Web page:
Desert Ridge’s Riley Unroe has baseball in his blood

Baseball and Riley Unroe have been best friends since Unroe was a baby, and now their friendship is paying major dividends for Unroe.

“I was about two years old, watching my dad play professional baseball,” Unroe said. “Breaking my leg at three years old, I was still playing out in the field with my mom after games and going in the clubhouse [and] meeting the guys, I knew from a young age that this is what I wanted to do.”

Unroe is in his senior year at Desert Ridge. He plays shortstop, in the outfield and he’s a pitcher on occasion.

Little did he know when he was a youngster that he would be considered one of the best college prospects in the state, let alone the country.

Unroe is on just about every list a great young baseball player can be on, and to him, he attributes his success to the hours upon hours he’s put into perfecting his game.

“I put in the work for it,” Unroe said. “I’m not saying I deserve all that talk, but I definitely put in the work and I try and come and do my best everyday to help my team.”

Unroe’s father, Tim, played a total of five years in the major leagues for the Brewers, the Angels and the Braves.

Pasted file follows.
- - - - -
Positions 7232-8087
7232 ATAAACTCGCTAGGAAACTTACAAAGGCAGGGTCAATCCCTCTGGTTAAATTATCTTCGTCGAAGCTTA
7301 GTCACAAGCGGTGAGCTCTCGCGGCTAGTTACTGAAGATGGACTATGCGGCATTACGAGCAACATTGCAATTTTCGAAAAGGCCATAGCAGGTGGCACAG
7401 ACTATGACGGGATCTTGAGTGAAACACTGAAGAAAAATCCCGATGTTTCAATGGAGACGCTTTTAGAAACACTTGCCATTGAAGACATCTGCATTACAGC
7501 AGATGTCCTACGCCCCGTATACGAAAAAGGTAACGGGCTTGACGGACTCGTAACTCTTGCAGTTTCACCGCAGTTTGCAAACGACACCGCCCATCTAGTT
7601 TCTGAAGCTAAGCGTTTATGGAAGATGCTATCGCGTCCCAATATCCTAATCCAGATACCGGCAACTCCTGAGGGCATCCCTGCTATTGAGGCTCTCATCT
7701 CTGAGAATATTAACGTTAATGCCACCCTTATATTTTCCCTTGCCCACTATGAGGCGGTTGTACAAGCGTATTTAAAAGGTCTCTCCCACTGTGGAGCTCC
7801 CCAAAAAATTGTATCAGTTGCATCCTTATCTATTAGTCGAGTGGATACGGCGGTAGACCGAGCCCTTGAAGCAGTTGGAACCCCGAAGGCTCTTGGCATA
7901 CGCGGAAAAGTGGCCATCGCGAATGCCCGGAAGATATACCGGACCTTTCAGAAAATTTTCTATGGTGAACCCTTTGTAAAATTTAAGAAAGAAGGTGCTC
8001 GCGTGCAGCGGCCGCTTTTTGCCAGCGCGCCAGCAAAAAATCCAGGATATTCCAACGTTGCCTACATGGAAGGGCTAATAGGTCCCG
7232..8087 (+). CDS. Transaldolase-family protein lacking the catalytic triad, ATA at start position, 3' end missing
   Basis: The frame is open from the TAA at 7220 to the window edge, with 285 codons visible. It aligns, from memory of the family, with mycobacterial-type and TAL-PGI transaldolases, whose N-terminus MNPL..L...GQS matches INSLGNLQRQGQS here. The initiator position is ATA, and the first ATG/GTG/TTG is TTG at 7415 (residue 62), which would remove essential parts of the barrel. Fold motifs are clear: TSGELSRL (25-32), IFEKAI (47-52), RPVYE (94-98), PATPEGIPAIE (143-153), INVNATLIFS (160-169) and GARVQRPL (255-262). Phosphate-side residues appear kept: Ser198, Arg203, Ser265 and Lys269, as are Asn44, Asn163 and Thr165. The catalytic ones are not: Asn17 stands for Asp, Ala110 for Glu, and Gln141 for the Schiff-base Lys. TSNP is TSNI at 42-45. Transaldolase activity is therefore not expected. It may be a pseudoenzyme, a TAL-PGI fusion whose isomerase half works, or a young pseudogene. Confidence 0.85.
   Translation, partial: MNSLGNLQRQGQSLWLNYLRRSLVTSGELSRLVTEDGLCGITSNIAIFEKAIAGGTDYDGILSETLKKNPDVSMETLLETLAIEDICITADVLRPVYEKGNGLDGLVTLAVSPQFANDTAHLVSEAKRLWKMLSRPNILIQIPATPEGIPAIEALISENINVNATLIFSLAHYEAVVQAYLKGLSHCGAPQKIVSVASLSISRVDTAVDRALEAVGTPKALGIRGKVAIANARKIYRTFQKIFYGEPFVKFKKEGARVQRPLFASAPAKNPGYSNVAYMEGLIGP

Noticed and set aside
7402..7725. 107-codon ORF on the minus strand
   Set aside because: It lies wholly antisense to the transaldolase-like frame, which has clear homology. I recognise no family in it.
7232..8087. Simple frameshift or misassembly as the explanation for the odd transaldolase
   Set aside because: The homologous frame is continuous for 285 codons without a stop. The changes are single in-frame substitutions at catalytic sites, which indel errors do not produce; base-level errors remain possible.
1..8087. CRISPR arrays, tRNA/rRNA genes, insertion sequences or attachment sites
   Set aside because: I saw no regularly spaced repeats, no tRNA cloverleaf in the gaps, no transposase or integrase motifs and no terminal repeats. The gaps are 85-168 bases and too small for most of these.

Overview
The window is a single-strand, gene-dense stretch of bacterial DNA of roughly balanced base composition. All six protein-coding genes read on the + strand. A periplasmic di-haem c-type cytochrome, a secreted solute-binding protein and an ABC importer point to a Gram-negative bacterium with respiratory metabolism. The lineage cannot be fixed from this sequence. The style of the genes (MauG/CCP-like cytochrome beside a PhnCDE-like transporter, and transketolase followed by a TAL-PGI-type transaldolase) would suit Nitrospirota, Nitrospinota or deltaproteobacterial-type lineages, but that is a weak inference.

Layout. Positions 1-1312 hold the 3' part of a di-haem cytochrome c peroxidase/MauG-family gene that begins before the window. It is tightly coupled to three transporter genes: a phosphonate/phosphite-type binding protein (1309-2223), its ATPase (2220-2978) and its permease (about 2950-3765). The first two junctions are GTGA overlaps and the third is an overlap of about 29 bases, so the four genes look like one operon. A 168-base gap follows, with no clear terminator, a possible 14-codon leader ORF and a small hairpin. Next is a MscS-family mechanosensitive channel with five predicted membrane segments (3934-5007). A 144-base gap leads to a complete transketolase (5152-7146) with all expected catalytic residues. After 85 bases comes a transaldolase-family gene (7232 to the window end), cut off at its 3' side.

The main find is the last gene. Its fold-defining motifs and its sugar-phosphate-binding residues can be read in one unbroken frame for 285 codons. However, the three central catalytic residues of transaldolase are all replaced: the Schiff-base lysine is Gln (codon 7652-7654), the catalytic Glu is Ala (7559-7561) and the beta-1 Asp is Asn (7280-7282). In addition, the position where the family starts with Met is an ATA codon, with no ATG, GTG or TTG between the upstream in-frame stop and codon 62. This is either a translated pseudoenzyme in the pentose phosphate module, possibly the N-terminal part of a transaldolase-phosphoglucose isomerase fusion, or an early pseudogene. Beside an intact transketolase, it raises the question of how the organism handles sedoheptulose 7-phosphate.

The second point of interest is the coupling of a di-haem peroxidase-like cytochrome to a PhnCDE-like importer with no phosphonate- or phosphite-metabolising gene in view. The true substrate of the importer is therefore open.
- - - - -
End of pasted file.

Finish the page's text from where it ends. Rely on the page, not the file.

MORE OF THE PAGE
Unroe says without his dad, he wouldn’t be the person he is today.

“He’s really motivated me and he’s taught me a lot about this game,” Unroe said. “I’m very lucky to have him [and] very grateful for him.”

Unroe has been through everything his son is currently going through, and he’s experienced things his son has yet to experience. So having that know how allows the elder Unroe to relate better to the younger Unroe.

“He’s [taught] me all the right things to do, where to be [at] what times, just to keep my head above water and be an influence and a bright star and lead a team instead of being a follower,” Unroe said.

As highly touted as Unroe is, he knows he hasn’t cracked the upper echelon quite yet. He’s young, so he’s got a lot more growing to do in the game of baseball.

“I would say get some more experience and really learn what it’s like to play pro baseball at the higher levels,” Unroe said.

There’s still another level Unroe has to complete, other than high school baseball, before he can get to the majors, and that’s college baseball.

Fortunately for Unroe, he’ll be a part of the most dominant baseball program in college sports: USC.

Unroe will be a part of a program that’s won 12 national championships.

The Trojans’ have been through some tumultuous times, with the recent firing of former head coach Frank Cruz for violating NCAA rules pertaining to the number of hours athletes can spend in activities directed by the coaching staff.

Unroe says he was looking forward to playing under Cruz. Nevertheless, Unroe was impressed by the coaching staff USC does have in place.

“The coaching staff and all the facilities and everything they have to offer was definitely the reason I chose that,” Unroe said.